Most of the books I read are fiction. I’m a writer, I love stories—it’s natural. And while I have read much of the world’s greatest English literature (I always score well on that annual list the BBC publishes of the 100 best books in the English language), the vast majority of what I read is brain candy. Fluff. Genre books.
Mind you, I am in no way putting these books down. I read them. I pay good money for them. I like them. I write them.
But once in a while, I pick up something that breaks this pattern. Last week, I re-read “Tess of the d’Urbervilles” by Thomas Hardy, and found it lyrical, funny, and tragic all at once. (In marked contrast to my experience of reading it in high school Honors English class.) This week, I finished reading a book loaned to me by my oldest friend, “H is for Hawk” by Helen Macdonald. There was no question this was going to be an excellent book, as it is a New York Times bestseller and winner of the prestigious Samuel Johnson Prize.
However, the book was, on the surface, about training a goshawk. I probably wouldn’t have read it if my friend hadn’t said, “There’s a lot in there about T.H. White, and I know how much you like him.”
Macdonald describes T.H. White as “an unpopular author,” which shocked me, but I suppose she is right; I just have difficulty accepting that an author whose writing is so beautiful could have fallen from favor. White is the author of two of my favorite works, “The Once and Future King,” (actually five books), an epic fantasy about King Arthur, and “Mistress Masham’s Respose,” one of my childhood favorites about a lonely little girl who stumbles upon a lost colony of Lilliputians (literal Lilliputians, brought to England by Gulliver).
White’s writing is so incandescently lovely that it makes me weep. His descriptions of the English rural countryside are so evocative that as a child, I felt I knew that landscape intimately, though I had never been within five thousand miles of the place. And I remembered one powerful scene in “The Sword in the Stone” (the first of the books of “The Once and Future King), in which the young Arthur is changed by Merlin into a small hunting hawk and placed in the mews of Sir Ector’s castle. Arthur is subjected to an ordeal by the other hawks; he must stand within striking distance of Colonel Cully, a mad old goshawk, until the hawk bells are rung three times by the other birds. If he survives, he is admitted into their company. That scene is only one of many White crafted to show how Merlin educated Arthur into kingship, but it stuck with me, particularly the description of Cully’s “mad, marigold eye.”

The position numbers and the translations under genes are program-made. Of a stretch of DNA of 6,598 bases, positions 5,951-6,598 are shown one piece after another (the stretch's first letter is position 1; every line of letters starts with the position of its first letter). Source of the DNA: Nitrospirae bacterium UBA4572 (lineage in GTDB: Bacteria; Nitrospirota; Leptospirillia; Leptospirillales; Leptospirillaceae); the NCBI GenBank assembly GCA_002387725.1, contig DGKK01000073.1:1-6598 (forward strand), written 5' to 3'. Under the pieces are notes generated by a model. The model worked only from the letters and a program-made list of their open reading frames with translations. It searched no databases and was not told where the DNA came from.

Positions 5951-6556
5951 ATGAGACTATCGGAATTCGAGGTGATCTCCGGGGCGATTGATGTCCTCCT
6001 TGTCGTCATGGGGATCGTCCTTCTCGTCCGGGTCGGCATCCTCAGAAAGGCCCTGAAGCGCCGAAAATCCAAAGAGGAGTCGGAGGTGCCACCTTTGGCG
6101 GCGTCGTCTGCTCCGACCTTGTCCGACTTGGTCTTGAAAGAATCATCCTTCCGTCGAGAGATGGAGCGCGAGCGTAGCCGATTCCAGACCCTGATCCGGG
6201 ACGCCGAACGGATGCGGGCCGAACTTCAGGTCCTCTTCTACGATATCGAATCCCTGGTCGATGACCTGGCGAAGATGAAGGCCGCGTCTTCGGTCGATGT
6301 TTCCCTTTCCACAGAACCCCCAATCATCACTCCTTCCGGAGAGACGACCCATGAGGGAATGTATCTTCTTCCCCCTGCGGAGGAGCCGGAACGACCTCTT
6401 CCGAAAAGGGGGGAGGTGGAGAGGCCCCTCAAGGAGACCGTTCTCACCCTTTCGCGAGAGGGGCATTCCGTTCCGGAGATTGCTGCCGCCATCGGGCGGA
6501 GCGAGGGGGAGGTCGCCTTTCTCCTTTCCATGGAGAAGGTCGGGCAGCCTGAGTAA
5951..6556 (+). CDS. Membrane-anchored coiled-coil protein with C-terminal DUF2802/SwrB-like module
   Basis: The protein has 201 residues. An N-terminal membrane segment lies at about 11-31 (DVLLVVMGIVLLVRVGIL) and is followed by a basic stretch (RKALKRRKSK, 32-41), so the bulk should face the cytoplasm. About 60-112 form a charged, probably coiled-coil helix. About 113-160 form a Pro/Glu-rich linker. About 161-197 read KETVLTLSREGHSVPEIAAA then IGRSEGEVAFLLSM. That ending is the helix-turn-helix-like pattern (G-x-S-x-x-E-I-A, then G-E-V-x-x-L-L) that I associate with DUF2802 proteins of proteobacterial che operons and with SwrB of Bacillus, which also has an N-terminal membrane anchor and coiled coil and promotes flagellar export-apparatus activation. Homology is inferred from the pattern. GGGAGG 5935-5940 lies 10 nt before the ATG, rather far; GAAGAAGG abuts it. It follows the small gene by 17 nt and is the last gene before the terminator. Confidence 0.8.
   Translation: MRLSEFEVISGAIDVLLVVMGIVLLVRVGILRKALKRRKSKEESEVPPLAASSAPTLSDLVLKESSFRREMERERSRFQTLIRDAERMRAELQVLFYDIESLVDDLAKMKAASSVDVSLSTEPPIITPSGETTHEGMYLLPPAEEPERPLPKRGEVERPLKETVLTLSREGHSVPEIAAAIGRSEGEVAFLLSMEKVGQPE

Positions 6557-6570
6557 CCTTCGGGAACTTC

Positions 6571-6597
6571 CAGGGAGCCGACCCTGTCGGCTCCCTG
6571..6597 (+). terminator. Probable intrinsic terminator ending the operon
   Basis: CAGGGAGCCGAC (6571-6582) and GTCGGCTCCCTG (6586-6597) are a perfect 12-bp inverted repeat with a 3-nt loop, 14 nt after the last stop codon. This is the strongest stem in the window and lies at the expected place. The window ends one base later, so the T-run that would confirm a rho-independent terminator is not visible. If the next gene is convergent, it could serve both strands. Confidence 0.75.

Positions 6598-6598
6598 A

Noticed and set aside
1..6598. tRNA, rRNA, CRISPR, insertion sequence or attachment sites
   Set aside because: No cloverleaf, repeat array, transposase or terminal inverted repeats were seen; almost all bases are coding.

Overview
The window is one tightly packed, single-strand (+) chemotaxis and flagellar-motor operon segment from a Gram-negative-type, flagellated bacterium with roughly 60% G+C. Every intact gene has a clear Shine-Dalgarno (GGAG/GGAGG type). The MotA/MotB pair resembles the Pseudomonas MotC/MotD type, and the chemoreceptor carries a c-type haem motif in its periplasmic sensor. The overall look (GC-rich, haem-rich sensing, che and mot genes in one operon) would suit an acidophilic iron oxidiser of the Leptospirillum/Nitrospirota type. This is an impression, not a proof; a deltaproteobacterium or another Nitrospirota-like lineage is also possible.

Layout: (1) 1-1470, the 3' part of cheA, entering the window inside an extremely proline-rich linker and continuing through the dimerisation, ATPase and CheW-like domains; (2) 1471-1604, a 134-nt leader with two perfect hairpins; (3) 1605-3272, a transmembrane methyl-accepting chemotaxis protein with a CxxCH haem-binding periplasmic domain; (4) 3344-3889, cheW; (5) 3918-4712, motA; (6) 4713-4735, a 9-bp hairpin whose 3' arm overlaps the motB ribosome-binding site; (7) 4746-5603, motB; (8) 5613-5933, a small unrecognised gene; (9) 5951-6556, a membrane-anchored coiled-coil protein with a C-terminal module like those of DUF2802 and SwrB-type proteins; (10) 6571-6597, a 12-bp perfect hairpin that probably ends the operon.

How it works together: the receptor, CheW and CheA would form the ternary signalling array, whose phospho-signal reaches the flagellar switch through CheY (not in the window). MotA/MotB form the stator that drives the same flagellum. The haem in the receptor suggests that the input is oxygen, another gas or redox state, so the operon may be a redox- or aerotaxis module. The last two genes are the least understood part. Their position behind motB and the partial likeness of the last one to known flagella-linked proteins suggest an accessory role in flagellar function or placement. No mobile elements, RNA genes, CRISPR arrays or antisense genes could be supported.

Macdonald had read “The Goshawk,” as well as much of White’s other work, and knew more about him as a person than I did. She was obsessed with hawks and hawking from an early age, read medieval books on hawking, hung out with austringers (people who train hawks), flew them herself. She had always been intrigued by the idea of training a goshawk—maybe because White had attempted to do this himself as a young man, and failed, ultimately losing his hawk to the wild.
Different people respond to grief in different ways. When Macdonald’s beloved father died, she decided that she would acquire and train a young goshawk. Perhaps White’s account of his epic battle with his goshawk was at the bottom of it; she needed a battle to take her mind off sorrow.